Weeks after women began to come forward with allegations of being sexually harassed by Sherman Alexie, the Absolutely True Diary of a Part-Time Indian author's career has taken another hit from the #MeToo movement. Sherman Alexie's new paperback release has been delayed, and he has declined to receive the 2018 Andrew Carnegie Medal for Excellence in Nonfiction for his memoir, You Don't Have to Say You Love Me.
As E. Ce Miller wrote on Mar. 8, the #MeToo movement has finally come for children's and young adult publishing. In 2018 alone, allegations about Jay Asher (13 Reasons Why), James Dashner (The Maze Runner), and Daniel Handler (A Series of Unfortunate Events) have been made public. Many of the harassment claims came to light after YA author Anne Ursu (Breadcrumbs) published a Medium article on "Sexual Harassment in the Children's Book Industry," which synthesized information gleaned from her survey of writers, illustrators, agents, publishers, and other people in the industry. Ursu's survey received nearly 100 responses from people within children's and YA publishing, and although the harassers named in those allegations were overwhelmingly male, "two of the responses highlighted women behaving inappropriately towards both male and female colleagues," according to Miller.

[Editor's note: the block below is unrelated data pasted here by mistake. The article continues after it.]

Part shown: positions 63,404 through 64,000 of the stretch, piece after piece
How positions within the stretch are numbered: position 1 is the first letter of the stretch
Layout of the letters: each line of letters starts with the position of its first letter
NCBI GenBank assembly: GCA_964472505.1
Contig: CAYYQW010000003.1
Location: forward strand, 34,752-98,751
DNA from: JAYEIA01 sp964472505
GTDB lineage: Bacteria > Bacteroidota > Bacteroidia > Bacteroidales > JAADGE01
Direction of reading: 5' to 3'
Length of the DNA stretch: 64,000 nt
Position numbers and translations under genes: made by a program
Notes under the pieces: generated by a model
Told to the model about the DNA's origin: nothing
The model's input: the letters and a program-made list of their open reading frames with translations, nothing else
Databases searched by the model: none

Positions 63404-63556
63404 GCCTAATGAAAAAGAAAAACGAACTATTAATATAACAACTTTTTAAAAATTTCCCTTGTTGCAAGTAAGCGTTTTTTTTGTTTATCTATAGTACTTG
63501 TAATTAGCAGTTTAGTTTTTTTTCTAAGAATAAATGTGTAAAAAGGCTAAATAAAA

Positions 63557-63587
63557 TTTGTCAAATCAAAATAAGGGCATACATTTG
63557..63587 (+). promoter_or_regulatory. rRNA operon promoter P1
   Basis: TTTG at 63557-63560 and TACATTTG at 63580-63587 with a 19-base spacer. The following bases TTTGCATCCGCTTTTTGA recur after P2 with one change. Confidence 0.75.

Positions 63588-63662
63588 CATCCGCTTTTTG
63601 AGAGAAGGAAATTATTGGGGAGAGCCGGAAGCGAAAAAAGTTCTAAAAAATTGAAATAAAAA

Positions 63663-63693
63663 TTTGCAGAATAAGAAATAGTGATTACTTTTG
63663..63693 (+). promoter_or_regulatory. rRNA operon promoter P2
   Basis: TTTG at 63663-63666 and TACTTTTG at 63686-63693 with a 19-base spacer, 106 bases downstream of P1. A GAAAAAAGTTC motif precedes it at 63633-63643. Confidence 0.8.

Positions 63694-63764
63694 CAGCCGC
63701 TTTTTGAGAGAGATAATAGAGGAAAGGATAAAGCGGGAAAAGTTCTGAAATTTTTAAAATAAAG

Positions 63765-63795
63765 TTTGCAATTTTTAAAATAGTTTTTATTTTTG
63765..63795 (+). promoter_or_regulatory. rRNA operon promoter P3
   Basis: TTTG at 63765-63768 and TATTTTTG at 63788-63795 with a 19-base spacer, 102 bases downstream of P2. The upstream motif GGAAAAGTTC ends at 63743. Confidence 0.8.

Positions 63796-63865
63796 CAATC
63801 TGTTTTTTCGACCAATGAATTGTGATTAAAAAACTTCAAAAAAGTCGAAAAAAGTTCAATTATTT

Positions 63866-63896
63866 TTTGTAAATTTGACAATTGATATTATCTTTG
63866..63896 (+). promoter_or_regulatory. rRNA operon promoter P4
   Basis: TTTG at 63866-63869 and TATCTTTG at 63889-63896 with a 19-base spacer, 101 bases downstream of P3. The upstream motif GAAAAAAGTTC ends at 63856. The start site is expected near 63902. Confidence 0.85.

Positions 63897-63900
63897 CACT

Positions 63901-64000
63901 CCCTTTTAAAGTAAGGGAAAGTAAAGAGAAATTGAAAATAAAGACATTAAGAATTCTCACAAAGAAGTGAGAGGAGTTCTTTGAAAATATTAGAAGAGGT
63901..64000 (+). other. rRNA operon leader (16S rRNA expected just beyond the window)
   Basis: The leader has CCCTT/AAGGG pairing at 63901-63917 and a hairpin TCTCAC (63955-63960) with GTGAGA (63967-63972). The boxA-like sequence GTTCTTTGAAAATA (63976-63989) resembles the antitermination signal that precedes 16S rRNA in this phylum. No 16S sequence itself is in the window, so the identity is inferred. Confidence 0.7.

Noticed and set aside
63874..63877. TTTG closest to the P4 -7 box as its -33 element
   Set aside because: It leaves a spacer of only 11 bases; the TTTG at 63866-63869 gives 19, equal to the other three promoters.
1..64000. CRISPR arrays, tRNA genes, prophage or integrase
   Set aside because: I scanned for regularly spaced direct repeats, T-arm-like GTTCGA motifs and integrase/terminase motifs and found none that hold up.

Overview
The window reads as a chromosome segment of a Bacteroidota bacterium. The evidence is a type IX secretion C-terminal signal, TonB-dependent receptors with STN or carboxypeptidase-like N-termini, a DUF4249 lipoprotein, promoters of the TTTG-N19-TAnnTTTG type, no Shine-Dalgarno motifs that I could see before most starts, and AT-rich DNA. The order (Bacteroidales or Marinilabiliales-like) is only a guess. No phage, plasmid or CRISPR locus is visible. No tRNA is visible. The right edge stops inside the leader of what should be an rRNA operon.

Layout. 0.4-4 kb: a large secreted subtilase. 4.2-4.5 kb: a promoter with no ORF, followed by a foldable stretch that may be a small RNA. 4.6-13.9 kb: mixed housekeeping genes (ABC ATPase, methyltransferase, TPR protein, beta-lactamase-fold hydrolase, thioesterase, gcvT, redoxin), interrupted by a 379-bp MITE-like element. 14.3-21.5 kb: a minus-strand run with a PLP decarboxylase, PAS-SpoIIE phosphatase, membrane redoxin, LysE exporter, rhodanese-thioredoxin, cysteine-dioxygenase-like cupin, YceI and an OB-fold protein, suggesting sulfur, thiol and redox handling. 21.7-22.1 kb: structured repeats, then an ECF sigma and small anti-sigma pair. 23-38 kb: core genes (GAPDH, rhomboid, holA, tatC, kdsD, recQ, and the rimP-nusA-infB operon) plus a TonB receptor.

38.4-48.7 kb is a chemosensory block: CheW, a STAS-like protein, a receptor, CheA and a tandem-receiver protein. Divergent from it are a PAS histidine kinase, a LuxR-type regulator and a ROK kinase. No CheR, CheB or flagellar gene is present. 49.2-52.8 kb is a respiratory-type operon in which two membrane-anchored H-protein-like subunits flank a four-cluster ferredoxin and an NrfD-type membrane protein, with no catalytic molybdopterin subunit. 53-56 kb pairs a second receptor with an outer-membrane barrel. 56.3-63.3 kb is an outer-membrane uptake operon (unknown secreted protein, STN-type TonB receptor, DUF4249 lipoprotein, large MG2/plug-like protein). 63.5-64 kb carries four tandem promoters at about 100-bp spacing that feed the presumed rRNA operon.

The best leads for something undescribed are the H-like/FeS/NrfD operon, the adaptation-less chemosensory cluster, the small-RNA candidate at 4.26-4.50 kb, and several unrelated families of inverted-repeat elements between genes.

The American Library Association (ALA) first announced that You Don't Have to Say You Love Me had won the 2018 Carnegie Medal on Feb. 11, more than one month after the first sexual harassment allegations against Alexie were made in the comments section of a Jan. 3 School Library Journal article. The committee charged with selecting the 2018 Carnegie Medal recipients had already chosen Alexie before those allegations became public knowledge.
Publisher's Weekly reported on Sunday that Alexie had turned down the award "via his agent, although it was unclear whether the author was in discussions with ALA, or took the decision on his own, preemptively." The ALA said in a statement that, in light of Alexie's withdrawal, the Carnegie Medal for Nonfiction would not be awarded in 2018.
You Don't Have to Say You Love Me publisher Hachette Book Group has also delayed the release of the paperback edition of Alexie's memoir. The postponement comes "at the writer's request," according to NPR. Hachette said in a statement: "We were surprised and troubled to hear the allegations that have recently emerged, and are concerned about the distress this situation has caused so many... We're encouraged that Sherman Alexie has apologized to those he has hurt and has dedicated himself, as he’s said, to becoming 'a healthier man who makes healthier decisions.'"